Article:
I don’t know _ I’ve come to think that many things contribute to the world’s ills, from greed to incompetence, from overpopulation to drought, from the lust for power to the competition for scarce resources. Things aren’t so neatly divided into good and evil, I don’t think.

Human experience is so full of contradictions you can scarcely fit them all into your mind at once. And that was brought home to me by that extraordinarily lovely evening on deck. Thirty miles away, just over the horizon in Libya, there was despotism, bombing, poverty, cruelty and death.

But on deck there was friendship, smooth seas, a breeze that caressed the skin and the beauty of an orange sun sinking swiftly into the sea. It was poetry in a way I think only humans can understand. And for all the horror of the ugliness, the beauty too must be embraced.


Filed under: Columns

Leaving Brussels, without shoes

I was eager to get out of Brussels for the weekend, and I threw my stuff in the car so hastily that I accidently left the house without any shoes – only the flip-flops I planned to wear on the beach.

A couple of days earlier, EU officials had announced that, just as people are hurting, they wanted a 4.9 percent increase in their budget. Then, to show how vital their work was, they  immediately left town en masse for a five-day Easter holiday.

Being out of touch seems to be a specialty in Brussels.  It’s not true of everyone, but a good number of EU officials have drivers and pinstriped suits and patent leather shoes and a strong sense of their own importance. Voters are to be avoided because they don’t always do what they’re told.

With all the eurocrats gone, my wife and I steered the old Saab across the non-border – only the smallest of signs marks the frontier as you speed past on the highway – and on toward northern France and a B&B on an overgrown farm in the middle of nowhere.  The pheasants called to each other deep into the night and woke us in the morning with their hooting.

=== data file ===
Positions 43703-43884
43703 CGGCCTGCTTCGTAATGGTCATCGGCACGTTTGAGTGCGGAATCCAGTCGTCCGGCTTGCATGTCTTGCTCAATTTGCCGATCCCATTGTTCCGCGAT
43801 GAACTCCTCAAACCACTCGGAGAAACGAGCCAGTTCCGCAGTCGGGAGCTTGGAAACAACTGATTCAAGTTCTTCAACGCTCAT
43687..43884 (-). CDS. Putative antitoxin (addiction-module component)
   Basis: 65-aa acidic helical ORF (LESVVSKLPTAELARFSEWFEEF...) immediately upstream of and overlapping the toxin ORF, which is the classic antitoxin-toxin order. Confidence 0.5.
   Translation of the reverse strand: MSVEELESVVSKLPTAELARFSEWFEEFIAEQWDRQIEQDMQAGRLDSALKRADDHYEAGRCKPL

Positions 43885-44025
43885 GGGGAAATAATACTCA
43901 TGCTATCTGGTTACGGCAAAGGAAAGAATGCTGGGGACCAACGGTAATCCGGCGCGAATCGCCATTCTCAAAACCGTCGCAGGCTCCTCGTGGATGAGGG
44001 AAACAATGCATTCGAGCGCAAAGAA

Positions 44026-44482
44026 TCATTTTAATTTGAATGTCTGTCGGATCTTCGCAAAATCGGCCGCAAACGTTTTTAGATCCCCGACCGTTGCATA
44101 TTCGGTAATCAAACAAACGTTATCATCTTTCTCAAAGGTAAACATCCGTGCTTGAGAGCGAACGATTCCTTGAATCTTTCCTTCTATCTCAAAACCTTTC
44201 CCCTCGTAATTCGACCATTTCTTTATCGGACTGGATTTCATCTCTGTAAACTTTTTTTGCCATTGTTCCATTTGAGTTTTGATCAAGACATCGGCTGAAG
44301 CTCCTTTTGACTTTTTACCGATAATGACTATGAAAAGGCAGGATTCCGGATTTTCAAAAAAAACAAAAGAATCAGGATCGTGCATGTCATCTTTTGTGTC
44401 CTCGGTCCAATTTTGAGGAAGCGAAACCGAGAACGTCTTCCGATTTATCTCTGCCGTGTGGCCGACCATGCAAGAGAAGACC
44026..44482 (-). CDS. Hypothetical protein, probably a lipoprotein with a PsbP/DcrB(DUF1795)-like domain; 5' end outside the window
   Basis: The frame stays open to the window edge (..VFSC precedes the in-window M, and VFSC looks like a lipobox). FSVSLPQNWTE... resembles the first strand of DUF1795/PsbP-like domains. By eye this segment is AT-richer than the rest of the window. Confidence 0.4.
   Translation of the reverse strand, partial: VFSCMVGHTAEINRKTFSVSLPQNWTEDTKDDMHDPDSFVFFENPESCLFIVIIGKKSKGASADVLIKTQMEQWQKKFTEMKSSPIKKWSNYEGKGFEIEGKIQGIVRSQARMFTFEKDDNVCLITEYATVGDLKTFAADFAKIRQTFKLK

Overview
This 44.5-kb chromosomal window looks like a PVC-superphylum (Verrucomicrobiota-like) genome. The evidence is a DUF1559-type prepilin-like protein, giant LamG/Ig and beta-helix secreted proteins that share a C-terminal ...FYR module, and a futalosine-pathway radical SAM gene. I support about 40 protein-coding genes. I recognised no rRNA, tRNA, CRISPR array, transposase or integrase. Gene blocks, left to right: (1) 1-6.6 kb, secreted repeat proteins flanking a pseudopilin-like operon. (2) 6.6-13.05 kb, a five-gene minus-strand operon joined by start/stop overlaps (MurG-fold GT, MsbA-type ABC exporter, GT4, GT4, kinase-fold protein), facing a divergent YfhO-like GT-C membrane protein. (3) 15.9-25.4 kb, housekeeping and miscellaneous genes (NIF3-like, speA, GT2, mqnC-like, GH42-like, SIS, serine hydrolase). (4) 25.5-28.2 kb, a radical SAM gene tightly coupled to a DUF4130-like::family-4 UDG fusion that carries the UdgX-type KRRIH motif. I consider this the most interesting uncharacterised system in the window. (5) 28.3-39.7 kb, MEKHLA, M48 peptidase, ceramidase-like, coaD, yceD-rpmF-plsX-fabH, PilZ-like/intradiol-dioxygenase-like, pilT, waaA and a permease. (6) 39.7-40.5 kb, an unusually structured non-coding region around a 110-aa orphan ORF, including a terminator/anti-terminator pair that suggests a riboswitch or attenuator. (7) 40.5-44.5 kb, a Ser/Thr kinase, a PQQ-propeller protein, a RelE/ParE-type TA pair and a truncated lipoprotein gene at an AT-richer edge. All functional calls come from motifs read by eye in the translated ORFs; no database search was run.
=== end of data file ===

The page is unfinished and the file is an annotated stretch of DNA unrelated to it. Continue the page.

Three days without shoes turns out to be no bad thing. I tiptoed through a field in my flip-flops to feed a horse an apple core. The horse, looking for more, examined my toes to see if they were edible.  I felt the wind on my feet, the grass between my toes and later, when we reached the beach in the little town of Wissant, the sand under my heels.

Being in the middle of nowhere is a good place to see things – as good, if not better, than the hub of the universe, which is how some officials think of Brussels.  You see the tractors in the fields: The faint smell of manure wafts through the open door and down the aisles of the supermarket.  Groups of cyclists wend their way on narrow roads between the yellow fields, finding a good sweat and beautiful countryside as important, at least for today, as an overly complicated law that takes too many years to pass.

Belgium, with its linguistic divide, feels like two countries, it’s true, but Europe feels like one. The B&B in France was full of Belgians. And while someone joked about the accent with which the Belgians speak French, the proprietress joked, too, about people from Brittany – like her husband.  The next day a waitress in Calais was rude to us because she thought we were English. But without the cross-channel ferry disgorging boatloads of Brits 100 yards from her restaurant, she’d be out of a job.

And so? We paid our bill and shuffled back to the beach. Hard to feel overly important in flip-flops.  

No one would argue otherwise: Officials who work for the EU are every bit as entitled to time off as anyone else – the person who runs a B&B or drives a tractor or waits on tables or writes news for a living. Some of those officials, I’m sure, headed not for their national capitals or resort hotels but for the middle of nowhere, and that’s good. And maybe even – we can only hope – a few of them forgot their shoes, as well.

                      — Don Melvin

Filed under: Columns